Remember when life was all about landing your first job and staying there until retirement? When it was about marrying your high school sweetheart and raising 2,3 kids? Oh, and don’t forget about buying the house with a white picket fence. Remember that? Yeah, me neither.
This idea makes most modern people cringe. But, what if these people with their boring and predictable lives were better off than us? Better off than us with our infinite possibilities and as a result, non-stop FOMO (fear of missing out)? Because of the simple fact that they didn’t suffer as much from the ‘if-then illusion’ that hunts modern-day men. You know: “If I had ABC, then now I would be XYZ.”
* If I moved abroad years ago, then I would have been happy.
* And if my life is like this Instagram photo, then people will like me.
Sally’s dream for Tessa
Sure, when Sally was ironing John’s stinking boxers in 1964, she dreamed of better places as well. But she knew her options were limited, and she needed to make the best of it. She had a clear purpose and knew what to focus on, and she did. Sally looks back to a simple and fulfilling life, where FOMO didn’t even exist. She wouldn’t trade it for the world.
Fast forward 40 years, and Sally’s daughter Tessa finds herself in an entirely different scenario. She can do whatever the fuck she wants, and that’s exactly what she does. 30-year-old Tessa has had eight jobs and 11 relationships with all genders available in the last five years. She’s been all over the world and had many great options in life that go way beyond her mother’s imagination. Tessa had more experiences in five years than her mother in 60. What a time to be alive!
This was everything Sally dreamed of for Tessa and worked so hard for with smooth undie John. Tessa could be anything she wanted, but shit didn’t pan out the way Sally anticipated.
How FOMO fucked Tessa’s life up
Tessa is confused, on prescription medication for her depression, and can’t focus on a single thing for five minutes. Despite the infinite possibilities, Tessa ended up a wreck, and Sally can’t wrap her head around it.
The constant idea that our life could be something else than it is, dwelling on it, and continuously shifting directions, makes not just Tessa, but an entire generation completely lost, miserable, and weak. A generation with a constant FOMO cloud above their heads.
The reality is that the new generation is weaker than their parents. This is the first time in history and a catastrophic event for humanity. After centuries of growing stronger as a species and thriving, we are declining. I betcha good ‘ol Sally didn’t have the extinction of humanity in mind when she busted her ass to make the sky the limit for her princess, but hey, shit happens.
Enter FOMO: the fear of missing out
But, why do Tessa and her peers switch their lives around so much? Why are they a bunch of lost and weak mofos? Is it a healthy drive and awareness that’s fueled by the notion of wanting to experience life at it’s fullest?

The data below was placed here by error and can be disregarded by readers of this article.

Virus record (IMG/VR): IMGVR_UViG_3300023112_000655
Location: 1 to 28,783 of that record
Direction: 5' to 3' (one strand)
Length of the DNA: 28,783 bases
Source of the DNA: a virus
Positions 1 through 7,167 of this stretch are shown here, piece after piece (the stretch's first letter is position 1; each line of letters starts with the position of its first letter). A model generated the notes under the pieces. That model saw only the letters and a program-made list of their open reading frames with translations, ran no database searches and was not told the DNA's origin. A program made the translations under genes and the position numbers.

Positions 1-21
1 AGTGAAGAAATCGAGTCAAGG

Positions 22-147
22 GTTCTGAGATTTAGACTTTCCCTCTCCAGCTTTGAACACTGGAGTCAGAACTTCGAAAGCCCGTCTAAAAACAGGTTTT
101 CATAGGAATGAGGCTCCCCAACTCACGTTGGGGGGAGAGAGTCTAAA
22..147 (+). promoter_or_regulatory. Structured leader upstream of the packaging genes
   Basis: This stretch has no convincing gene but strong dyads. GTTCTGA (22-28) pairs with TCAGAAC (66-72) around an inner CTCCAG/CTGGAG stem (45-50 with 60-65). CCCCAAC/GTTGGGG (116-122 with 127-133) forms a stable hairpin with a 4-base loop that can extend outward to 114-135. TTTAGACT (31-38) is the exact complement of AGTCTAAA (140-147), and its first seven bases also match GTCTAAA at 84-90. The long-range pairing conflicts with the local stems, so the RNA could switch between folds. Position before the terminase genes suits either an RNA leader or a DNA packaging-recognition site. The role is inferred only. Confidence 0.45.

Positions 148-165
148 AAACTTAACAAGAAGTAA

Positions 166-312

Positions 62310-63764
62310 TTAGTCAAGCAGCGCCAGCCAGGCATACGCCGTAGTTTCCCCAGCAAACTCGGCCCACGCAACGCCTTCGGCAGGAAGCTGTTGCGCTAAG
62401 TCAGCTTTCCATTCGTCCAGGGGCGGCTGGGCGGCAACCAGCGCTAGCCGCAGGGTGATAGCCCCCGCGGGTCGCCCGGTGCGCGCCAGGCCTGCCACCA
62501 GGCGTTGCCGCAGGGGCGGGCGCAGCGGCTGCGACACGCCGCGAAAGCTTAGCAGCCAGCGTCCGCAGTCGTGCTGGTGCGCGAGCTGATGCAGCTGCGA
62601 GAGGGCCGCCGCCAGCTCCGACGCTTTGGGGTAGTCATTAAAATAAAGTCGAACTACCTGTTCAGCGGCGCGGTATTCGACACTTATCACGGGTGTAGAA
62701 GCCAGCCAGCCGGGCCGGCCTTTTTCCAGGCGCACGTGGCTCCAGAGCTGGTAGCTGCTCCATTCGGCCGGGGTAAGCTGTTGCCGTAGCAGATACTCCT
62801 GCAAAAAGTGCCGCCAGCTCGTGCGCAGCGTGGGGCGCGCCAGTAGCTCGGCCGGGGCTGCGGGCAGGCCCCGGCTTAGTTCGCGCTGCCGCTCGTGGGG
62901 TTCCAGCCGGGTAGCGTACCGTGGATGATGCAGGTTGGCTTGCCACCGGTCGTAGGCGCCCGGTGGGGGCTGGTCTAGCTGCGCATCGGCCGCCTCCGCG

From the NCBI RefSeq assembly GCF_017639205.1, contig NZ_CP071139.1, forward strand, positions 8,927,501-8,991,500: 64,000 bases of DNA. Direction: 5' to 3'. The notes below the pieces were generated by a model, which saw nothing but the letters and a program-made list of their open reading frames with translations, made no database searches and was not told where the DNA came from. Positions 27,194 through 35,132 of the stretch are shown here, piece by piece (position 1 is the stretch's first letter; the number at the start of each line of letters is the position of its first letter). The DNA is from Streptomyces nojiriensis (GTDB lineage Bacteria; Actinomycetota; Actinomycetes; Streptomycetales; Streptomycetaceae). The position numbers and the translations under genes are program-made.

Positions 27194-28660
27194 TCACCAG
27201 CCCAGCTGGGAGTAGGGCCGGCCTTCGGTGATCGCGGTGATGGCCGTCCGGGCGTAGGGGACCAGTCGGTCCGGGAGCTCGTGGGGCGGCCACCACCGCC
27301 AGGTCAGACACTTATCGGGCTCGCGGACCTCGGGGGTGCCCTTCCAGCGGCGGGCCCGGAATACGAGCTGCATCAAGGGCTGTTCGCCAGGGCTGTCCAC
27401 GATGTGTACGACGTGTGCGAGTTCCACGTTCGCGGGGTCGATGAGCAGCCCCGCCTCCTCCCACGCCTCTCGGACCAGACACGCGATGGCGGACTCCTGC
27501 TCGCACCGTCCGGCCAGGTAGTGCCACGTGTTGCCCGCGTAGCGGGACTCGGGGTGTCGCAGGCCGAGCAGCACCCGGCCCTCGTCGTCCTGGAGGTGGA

Or is it FOMO: an unhealthy fear of missing out? Is it the constant voice that keeps telling you, “There’s something much better going on somewhere else, and you’re the only one not at the party, sucks to be you.”?
I think the latter.
By listening to that haunting voice, you enter a never-ending cycle. We consume 24/7, the world moves faster than ever, and every piece of content you see is just a bit better than the one you saw before. You’ve entered a state in which fear is the predominant ruler, and that’s a bad place from which to operate.
A state of FOMO
FOMO is a weird form of fear also. In its essence, fear is based on something being taken away from you. Someone is stealing your bike, threatening your safety, or when shit hits the fan, killing your fearful ass. All excellent reasons to be scared.
But, in the case of FOMO, you are afraid that something that isn’t even yours and that you are still unaware of gets ‘taken’ away from you.
How can you enjoy what you are doing now if you are always in FOMO? You can’t enjoy what you are doing now, because at this moment you are physically looking for something better to do right now. Hence the reason you keep scrolling Instagram, checking your messages, and being unfocused. It just might happen that that one thing you don’t want to miss passes along. And even if you seem physically present, your mind wanders off in the realm of fear and comes up with all kinds of things you could be missing at this very moment. It’s a bizarre phenomenon.
When you are in a state of FOMO, you are constantly searching for the perfect experience, but are never able to experience the actual experience. You end up with a ton of mediocre and fragmented experiences, while your ultimate goal has always been quality, the finer things in life. In search of better, you missed out on life.
When Tessa finally comes home from a week of chasing shiny objects and the next big thing, she’s tired and has a ton of information to process, but you can fix those things with a good night’s rest. There must be something else in play. You don’t just stumble upon misery, weakness, and feeling lost.
The illusion of having your life figured out
When you look around you, it feels like everyone has it figured out. Everyone has their dream job, fantastic relationship, goes on vacation three times a year, and their Instagram looks straight out of a magazine. We all tell the story of perfection, and we all buy into it, but deep down, we know it’s bullshit.
When we see our own magazine-worthy Instagram feed, we know it’s a lie. Date night with the girls looks fantastic on the gram, but you know the night was lame, Kelly was a bitch again, and the food was tasteless and gave you diarrhea. The photo, however, looks ‘a-ma-zing! #BFF’ #bestnightever’, and when you see it while shitting the last remainings of your 60 euro dinner out for the 8th time that night, you feel like a big fat liar.
So, there you are with your 30+ years on this planet. With your beautiful life, but on the inside, you’re dying. You try to keep up with the Joneses, but when you lay awake in bed, you know you’re at the end of your rope, simply because you can’t keep up with those annoying Joneses.